After one of the wildest weekends in the history of the Premier League, this might be a season that defies prediction. Anyone who wagered that Manchester United would lose 6-1 at home to Tottenham Hotspur and Liverpool fall 7-2 at Aston Villa a few hours later would be as rich as Lionel Messi.
So, sifting through some conflicting evidence, here are my club-by-club first impressions through the opening weeks of the 2020-21 season.
Arsenal: Mikel Arteta has changed the mood music, already delivered two pieces of silverware and persuaded Pierre-Emerick Aubameyang to stay. The Gunners continue to show more steel and grit. The top four is not out of the question, especially now that the experienced Thomas Partey has arrived for £45 million from Atletico Madrid to bolster the midfield.
Aston Villa: The sensational 7-2 win over the champions last weekend confirmed a newfound confidence and belief. The defence has improved greatly and the additions of Ollie Watkins and Ross Barkley take the creative pressure off Jack Grealish. There's a top-half finish in their sights.
Brighton & Hove Albion: They have played better than a return of only three points might suggest, and their fixtures have been tough. The dedication to play attractive, passing football sometimes leads to them overplaying, and manager Graham Potter will worry about how they're conceding more easily these days.
Burnley: Beset by injuries and without a point so far, manager Sean Dyche has made it clear he is not exactly seeing eye to eye with the board. As long as he's in charge, my hunch is they will steer clear of relegation once key men return.
Chelsea: They're a work In progress as they bed in £250m worth of new talent. They will destroy a few teams, but that 3-3 draw at West Bromwich Albion confirmed they are still fragile at the back. The sky is the limit if Thiago Silva can sort out that problem.
Crystal Palace: Two wins followed by two defeats, Palace are a handful on their day -- as Manchester United discovered -- and they have enough quality to keep their heads well above water.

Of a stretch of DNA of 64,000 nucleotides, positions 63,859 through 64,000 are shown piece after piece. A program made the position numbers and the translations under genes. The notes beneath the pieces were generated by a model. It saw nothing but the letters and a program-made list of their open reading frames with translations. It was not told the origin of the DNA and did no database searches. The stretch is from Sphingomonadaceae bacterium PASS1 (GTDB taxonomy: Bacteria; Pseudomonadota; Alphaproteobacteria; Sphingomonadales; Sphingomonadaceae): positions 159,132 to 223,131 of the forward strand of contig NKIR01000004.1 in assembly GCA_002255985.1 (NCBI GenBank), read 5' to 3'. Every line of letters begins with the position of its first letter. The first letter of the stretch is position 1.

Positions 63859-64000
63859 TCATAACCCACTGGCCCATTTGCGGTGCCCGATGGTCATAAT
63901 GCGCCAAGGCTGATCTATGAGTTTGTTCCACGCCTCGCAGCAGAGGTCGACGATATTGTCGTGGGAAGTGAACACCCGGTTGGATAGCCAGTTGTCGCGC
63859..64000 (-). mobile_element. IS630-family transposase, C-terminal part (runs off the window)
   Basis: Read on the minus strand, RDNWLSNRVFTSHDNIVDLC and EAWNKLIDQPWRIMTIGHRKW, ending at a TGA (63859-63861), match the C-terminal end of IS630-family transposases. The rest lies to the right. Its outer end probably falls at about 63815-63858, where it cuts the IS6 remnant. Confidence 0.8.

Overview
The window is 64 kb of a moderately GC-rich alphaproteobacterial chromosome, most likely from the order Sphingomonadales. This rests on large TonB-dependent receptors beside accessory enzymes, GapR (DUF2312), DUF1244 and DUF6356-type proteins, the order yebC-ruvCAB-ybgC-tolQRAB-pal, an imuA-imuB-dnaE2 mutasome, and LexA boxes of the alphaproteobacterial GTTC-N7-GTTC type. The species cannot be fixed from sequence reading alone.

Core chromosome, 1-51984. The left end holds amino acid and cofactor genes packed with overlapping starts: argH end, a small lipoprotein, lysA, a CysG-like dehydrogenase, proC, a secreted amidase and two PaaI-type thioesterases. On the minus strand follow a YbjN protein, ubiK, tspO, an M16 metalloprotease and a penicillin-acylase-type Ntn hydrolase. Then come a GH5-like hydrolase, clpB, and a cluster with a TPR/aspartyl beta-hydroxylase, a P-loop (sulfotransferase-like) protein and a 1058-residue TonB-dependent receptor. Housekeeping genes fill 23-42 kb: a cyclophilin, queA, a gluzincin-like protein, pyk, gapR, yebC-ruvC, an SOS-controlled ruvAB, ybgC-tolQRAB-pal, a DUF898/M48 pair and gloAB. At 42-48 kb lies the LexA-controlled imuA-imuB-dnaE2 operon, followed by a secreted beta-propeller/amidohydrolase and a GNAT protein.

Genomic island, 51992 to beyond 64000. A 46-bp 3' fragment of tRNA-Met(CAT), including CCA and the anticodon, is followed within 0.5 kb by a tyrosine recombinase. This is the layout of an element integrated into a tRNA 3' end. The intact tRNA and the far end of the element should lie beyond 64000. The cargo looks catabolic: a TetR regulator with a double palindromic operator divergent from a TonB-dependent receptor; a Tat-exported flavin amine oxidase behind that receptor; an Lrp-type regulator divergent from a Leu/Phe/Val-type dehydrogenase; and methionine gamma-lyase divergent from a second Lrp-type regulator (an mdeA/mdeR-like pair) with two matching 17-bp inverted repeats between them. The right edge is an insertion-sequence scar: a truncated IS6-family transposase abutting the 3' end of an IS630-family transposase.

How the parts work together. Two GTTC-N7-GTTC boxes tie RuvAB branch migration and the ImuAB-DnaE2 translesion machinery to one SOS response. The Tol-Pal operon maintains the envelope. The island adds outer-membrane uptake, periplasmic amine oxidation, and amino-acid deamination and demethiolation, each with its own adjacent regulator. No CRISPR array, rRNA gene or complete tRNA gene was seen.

Everton: Their best start to a league season since 1969-70, when they won the title. James Rodriguez has sprinkled some stardust on Goodison Park and Dominic Calvert-Lewin has nine goals in six games across all competitions. Carlo Ancelotti can lead this team back into Europe, and they may even challenge for the top four.
Fulham: Simply do not look good enough, leaking goals at every turn. Scott Parker will have performed wonders if he keeps them up.
Leeds United: It is great to have this big club back in the top flight. Marcelo Bielsa's turbocharged team have ruffled the feathers of Liverpool and Manchester City already and provided real entertainment in doing so. Easily good enough to stay up, the only question is whether they run out of gas a little.
Leicester City: That 3-0 home defeat to West Ham United was a reality check after the 5-2 thumping of Manchester City. Often easy on the eye but prone to flat patches, the Foxes are top-six contenders again.
Liverpool: Nobody saw that seven-goal mauling at Villa coming, least of all Jurgen Klopp, a display that raises suspicions that the defence has become shaky. They still look to be favourites to retain their crown, but now there is less certainty.
Manchester City: With the purchase of Ruben Dias, they've now bought nine of the 20 most expensive defenders in history, but Leicester put five past them and Leeds created plenty of chances. For all their brilliance in other areas, it is hard to see them reclaiming the title unless they tighten up at the back.
Manchester United: A shambolic start on and off the pitch. The defence is a mess, and you must wonder if Harry Maguire's court case in Greece is affecting his form. The club should have been pursuing a top defender rather than Jadon Sancho and Edinson Cavani. Ole Gunnar Solskjaer needs results fast.
Newcastle United: Apart from a couple of poor displays against Brighton and Spurs, Steve Bruce's team look lively and Callum Wilson has clearly rediscovered the zest that won him England recognition. Top-half possibilities beckon.
Southampton: Looked undercooked at the start of the season, but Saints are starting to fire now. Danny Ings has to stay fit for them to flourish. That high-line defence is open to exploitation if teams can beat their high press, as Spurs demonstrated.
Sheffield United: Are they suffering from second-season syndrome? Manager Chris Wilder says no. They must hope the signing of young striker Rhian Brewster from Liverpool improves their goal return. Looks like a difficult year ahead, though there may be three worse teams.
Tottenham Hotspur: Started with a shocking display against Everton, but Spurs have been in wonderful form since, despite the crowded schedule. Gareth Bale might give them even more. Is this the big comeback year for Jose Mourinho?
West Bromwich Albion: Despite a bold showing in that 3-3 draw with Chelsea, they do not look to have enough quality to stay up. Certainly need to produce more than they did at Southampton on Sunday.
West Ham United: The groans of the fans have been silenced by two terrific wins over Wolves and Leicester, all directed by David Moyes while self-isolating at home. Michail Antonio is too hot to handle for many defenders right now. They could be a surprise package this season.
Wolverhampton Wanderers: Put in a worrying display in the 4-0 reverse at West Ham recently, looking a little flat and jaded after two excellent years. More drive is needed from central midfield.